An article published by Popular Mechanics indicates the ZR1 stood out from a stock ‘Vette thanks to 11-inch wide rear wheels, a wider rear end, rectangular exhaust pipes and model-specific tail lamps. Another key difference was revealed when buyers signed the dotted line: The ZR1 carried a hefty price premium - $31,000 in 1991 - over a stock C4 ‘Vette.
When launched, the Chevrolet Impala SS was one of the last specimens of a dying breed: a full-size, body-on-frame, rear-wheel drive sports sedan. Starting with a stock Impala, Chevrolet installed a 260-horsepower 5.7-liter V8 engine that was derived from the LT1 mill found in the fourth-generation Corvette. The Impala SS gained numerous performance-focused enhancements such as a quick ratio steering setup, a heavy-duty suspension and bigger brakes all around.
The Impala SS was instantly popular among muscle car enthusiasts. However, Chevrolet pulled the plug on the sedan when it announced plans to stop building large body-on-frame cars in late 1996.
The idea of stuffing a turbocharged 4.3-liter V6 under the hood of a Sonoma pickup must have raised eyebrows at General Motors’ headquarters yet, against all odds, the truck was given the green light for production.
With 280 horsepower under the hood, the Syclone famously beat a Ferrari 348ts in a drag race organized by Car & Driver in September of 1991. It was quick off the line thanks in part to a permanent all-wheel drive system that sent 65 percent of the power to the front wheels and the rest to the rear axle. The suspension modifications lowered its payload to just 500 pounds, meaning it was designed to spend more time at the race track than at Home Depot.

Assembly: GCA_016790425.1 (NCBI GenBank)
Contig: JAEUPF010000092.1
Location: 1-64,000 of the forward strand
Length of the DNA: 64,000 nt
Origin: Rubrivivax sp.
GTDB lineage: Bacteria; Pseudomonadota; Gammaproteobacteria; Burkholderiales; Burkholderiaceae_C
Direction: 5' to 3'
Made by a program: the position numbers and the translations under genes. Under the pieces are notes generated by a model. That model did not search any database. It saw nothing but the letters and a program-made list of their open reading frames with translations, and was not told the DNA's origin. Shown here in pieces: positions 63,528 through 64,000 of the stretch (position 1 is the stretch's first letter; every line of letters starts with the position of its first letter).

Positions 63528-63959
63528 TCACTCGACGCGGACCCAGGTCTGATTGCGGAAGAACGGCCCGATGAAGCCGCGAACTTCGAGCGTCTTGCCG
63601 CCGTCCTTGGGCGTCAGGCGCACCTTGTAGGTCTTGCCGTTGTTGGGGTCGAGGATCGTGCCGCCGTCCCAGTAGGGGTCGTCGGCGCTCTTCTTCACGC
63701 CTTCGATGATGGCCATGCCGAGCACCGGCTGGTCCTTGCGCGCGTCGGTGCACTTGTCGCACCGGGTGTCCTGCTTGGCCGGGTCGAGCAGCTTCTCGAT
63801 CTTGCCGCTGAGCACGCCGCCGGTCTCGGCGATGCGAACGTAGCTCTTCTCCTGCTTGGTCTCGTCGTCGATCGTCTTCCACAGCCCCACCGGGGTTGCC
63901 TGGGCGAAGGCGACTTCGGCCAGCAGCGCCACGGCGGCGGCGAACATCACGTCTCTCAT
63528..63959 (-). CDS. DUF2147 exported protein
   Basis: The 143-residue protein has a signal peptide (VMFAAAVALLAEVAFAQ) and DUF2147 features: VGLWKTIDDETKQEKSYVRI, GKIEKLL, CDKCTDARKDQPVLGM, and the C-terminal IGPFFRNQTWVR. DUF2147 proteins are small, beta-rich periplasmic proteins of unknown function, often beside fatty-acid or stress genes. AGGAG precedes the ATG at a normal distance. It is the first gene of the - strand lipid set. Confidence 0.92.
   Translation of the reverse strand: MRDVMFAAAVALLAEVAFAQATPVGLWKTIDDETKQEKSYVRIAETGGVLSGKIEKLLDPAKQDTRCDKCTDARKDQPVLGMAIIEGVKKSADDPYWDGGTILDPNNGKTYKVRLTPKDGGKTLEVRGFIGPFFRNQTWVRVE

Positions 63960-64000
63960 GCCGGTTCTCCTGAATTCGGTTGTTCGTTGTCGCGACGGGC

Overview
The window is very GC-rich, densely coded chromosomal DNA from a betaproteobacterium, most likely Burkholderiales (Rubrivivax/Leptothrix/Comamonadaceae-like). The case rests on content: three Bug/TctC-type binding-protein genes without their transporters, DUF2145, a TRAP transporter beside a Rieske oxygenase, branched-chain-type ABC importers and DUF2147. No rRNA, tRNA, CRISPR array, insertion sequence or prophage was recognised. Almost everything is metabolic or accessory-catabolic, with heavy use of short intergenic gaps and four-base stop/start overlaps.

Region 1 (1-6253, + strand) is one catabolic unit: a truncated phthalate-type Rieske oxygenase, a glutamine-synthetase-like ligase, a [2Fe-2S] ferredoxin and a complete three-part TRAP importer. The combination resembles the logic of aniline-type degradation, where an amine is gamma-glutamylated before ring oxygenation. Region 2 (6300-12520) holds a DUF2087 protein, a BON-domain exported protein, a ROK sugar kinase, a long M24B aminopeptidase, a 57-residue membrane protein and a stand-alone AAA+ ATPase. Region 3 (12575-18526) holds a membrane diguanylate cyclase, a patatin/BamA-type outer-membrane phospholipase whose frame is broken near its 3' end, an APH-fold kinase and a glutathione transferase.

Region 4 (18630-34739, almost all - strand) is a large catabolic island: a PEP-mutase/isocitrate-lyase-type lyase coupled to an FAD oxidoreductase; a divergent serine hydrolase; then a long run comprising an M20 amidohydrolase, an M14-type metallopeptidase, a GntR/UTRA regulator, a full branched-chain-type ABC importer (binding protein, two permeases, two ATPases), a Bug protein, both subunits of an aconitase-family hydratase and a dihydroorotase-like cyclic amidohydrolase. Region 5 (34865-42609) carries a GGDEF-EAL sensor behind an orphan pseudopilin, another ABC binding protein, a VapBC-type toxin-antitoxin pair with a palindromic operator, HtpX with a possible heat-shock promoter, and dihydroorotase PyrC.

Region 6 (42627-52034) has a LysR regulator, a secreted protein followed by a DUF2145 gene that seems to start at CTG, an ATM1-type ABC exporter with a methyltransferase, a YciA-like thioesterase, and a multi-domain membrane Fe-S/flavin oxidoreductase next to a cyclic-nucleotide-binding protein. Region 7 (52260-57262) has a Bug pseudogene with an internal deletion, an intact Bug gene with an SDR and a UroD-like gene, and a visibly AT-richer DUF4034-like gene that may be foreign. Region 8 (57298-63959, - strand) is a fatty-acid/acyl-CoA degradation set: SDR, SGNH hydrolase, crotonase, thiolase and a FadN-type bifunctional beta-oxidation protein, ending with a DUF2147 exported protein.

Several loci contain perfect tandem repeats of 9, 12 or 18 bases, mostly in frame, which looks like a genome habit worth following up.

Production ended relatively quickly, but GMC followed up with a similarly-tuned variant of the two-door Jimmy called Typhoon.
Honda previewed the S2000 with a concept that was presented at the 1995 edition of the Tokyo Motor Show. The production version of the show car didn’t arrive until 1999, a launch date that coincided with the company’s 50th anniversary.
The 2,756-pound S2000 was powered by a 2.0-liter four-cylinder engine that made 240 horsepower and 153 lb-ft. of torque in U.S. trim. The mill was mounted between the front axle and the firewall, a setup that considerably improved weight distribution and made the S2000 as pleasant to drive as it was to look at.
Introduced in 1991, the third-gen RX-7 immediately stood out thanks to an aerodynamic design that made it look considerably more modern than most of its rivals. On paper, it initially impressed with its rotary engine and it later made headlines by boasting the first full-production sequential twin-turbocharged setup to come out of Japan.